In addition, government contractors also provide a wealth of essential personnel capabilities to governments. Government agencies of every sort help keep their budget in line by using government contractors to provide personnel, so that the government does not have to employ them directly. There are a variety of reasons why this makes financial sense for governments. Firstly, it absolves governments of dealing with the human resources costs and efforts associated with the hiring, firing, and continue employment of huge amounts of personnel. In addition, it means that the government is not responsible for the benefits packages and pension plans that contract workers receive (these are the responsibility of the company that employs them). Plus, whenever the government requires completion of a project that will only be in effect for a short amount of time – for instance, building a structure, rolling out infrastructure, or completing some other temporary project – then the government does not need to worry about re-allocating personnel for temporary needs. In the end, using contractors saves the government a large amount of time and money when completing most projects. In addition, the use of government contractors for labor sourcing frees the government from the responsibility of training employees to accomplish tasks that are only indirectly or incidentally related to their department or agency’s goals. For instance, it makes very little sense for the military to train personnel to deploy plumbing and sewage systems at their bases – it’s simply not a task that fits very well with the organization’s other goals. In addition, in most situations, it is absurd to send a person through basic training, only to use them as a plumber for the rest of their time as a uniformed service member. As a result, government contract labor makes the most sense for attending to issues like this.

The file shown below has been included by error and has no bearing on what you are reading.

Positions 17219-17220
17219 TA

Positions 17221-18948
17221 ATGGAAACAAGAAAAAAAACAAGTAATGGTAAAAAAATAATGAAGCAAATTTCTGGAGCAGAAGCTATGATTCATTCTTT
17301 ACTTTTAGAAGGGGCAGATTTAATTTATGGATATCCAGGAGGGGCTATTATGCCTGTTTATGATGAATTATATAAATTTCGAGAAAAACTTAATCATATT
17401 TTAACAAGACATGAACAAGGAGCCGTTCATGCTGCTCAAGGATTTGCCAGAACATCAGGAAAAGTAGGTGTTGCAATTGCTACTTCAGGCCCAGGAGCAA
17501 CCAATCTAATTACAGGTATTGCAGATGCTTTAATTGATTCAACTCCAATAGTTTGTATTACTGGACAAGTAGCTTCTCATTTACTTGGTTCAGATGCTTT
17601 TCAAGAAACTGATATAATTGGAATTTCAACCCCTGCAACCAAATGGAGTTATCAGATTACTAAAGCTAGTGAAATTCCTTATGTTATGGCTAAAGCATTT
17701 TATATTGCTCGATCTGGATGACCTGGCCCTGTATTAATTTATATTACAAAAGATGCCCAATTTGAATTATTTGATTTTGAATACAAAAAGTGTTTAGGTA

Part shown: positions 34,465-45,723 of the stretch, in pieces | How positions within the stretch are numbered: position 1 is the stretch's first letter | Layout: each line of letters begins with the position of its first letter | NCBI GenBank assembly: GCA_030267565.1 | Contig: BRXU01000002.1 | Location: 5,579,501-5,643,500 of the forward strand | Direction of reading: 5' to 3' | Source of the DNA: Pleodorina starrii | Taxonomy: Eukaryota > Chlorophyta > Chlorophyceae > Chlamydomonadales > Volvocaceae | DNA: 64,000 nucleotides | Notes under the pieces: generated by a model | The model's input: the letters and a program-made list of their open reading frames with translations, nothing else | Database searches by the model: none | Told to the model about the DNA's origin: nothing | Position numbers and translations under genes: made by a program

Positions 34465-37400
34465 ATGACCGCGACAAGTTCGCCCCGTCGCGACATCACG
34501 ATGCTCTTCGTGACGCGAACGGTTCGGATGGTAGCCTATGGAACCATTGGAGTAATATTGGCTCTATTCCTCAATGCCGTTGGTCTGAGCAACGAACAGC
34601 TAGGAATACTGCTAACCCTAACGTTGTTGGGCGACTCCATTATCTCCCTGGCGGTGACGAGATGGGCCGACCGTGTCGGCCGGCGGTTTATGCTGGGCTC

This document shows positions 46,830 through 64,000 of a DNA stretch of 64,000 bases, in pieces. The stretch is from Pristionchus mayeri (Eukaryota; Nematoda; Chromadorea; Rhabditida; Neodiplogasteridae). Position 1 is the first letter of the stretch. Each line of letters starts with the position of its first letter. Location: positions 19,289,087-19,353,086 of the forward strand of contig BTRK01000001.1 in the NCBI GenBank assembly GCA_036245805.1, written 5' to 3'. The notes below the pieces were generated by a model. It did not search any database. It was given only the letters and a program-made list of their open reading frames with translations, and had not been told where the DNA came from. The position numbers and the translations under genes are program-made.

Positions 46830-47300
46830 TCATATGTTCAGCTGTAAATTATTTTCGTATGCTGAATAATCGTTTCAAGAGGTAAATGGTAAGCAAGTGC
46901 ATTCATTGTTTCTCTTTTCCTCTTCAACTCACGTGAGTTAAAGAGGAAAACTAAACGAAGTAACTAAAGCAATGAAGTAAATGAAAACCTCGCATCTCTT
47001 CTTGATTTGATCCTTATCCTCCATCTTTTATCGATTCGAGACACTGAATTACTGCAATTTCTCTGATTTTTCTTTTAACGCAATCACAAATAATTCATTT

Government contractors also provide security services. For instance, local governments frequently contract with security firms in order to provide security to various government facilities. This might include the physical presence of contract security personnel, or may include the installation of security systems or surveillance technology. Outsourcing security personnel needs is a common way for government agencies and departments to reduce their overhead, given that the costs of training and accounting for the liabilities of having security guards is often quite expensive.
In addition, civilian security contractors are often subcontracted by larger government contractors whenever their personnel or equipment in the field requires protection. These private military contractors specialize in deploying to potentially dangerous areas where government contractors are working, and provide security around operational perimeters, and will often act as escorts for contractor personnel.
Overall, the government contractor sector plays an important role in helping governments get things done efficiently, and creates a huge number of jobs at home and abroad.